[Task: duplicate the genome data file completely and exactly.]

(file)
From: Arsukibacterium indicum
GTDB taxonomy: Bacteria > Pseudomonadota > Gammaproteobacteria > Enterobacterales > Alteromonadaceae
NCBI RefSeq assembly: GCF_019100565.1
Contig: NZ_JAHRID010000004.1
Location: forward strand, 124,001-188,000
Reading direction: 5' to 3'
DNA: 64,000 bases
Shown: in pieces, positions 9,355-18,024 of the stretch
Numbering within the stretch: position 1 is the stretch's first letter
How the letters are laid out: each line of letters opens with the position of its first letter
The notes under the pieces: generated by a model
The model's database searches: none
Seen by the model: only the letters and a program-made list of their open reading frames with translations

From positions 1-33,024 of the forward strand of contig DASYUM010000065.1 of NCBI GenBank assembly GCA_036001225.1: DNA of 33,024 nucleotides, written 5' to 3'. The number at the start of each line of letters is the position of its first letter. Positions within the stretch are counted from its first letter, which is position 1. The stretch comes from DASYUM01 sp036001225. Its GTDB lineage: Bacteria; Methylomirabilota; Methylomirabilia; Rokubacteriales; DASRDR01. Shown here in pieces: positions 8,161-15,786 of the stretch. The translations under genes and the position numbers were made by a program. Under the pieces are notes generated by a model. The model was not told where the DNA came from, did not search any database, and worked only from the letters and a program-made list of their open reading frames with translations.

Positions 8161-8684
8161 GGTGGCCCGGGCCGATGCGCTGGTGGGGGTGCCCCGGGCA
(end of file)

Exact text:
From: Arsukibacterium indicum
GTDB taxonomy: Bacteria > Pseudomonadota > Gammaproteobacteria > Enterobacterales > Alteromonadaceae
NCBI RefSeq assembly: GCF_019100565.1
Contig: NZ_JAHRID010000004.1
Location: forward strand, 124,001-188,000
Reading direction: 5' to 3'
DNA: 64,000 bases
Shown: in pieces, positions 9,355-18,024 of the stretch
Numbering within the stretch: position 1 is the stretch's first letter
How the letters are laid out: each line of letters opens with the position of its first letter
The notes under the pieces: generated by a model
The model's database searches: none
Seen by the model: only the letters and a program-made list of their open reading frames with translations

From positions 1-33,024 of the forward strand of contig DASYUM010000065.1 of NCBI GenBank assembly GCA_036001225.1: DNA of 33,024 nucleotides, written 5' to 3'. The number at the start of each line of letters is the position of its first letter. Positions within the stretch are counted from its first letter, which is position 1. The stretch comes from DASYUM01 sp036001225. Its GTDB lineage: Bacteria; Methylomirabilota; Methylomirabilia; Rokubacteriales; DASRDR01. Shown here in pieces: positions 8,161-15,786 of the stretch. The translations under genes and the position numbers were made by a program. Under the pieces are notes generated by a model. The model was not told where the DNA came from, did not search any database, and worked only from the letters and a program-made list of their open reading frames with translations.

Positions 8161-8684
8161 GGTGGCCCGGGCCGATGCGCTGGTGGGGGTGCCCCGGGCA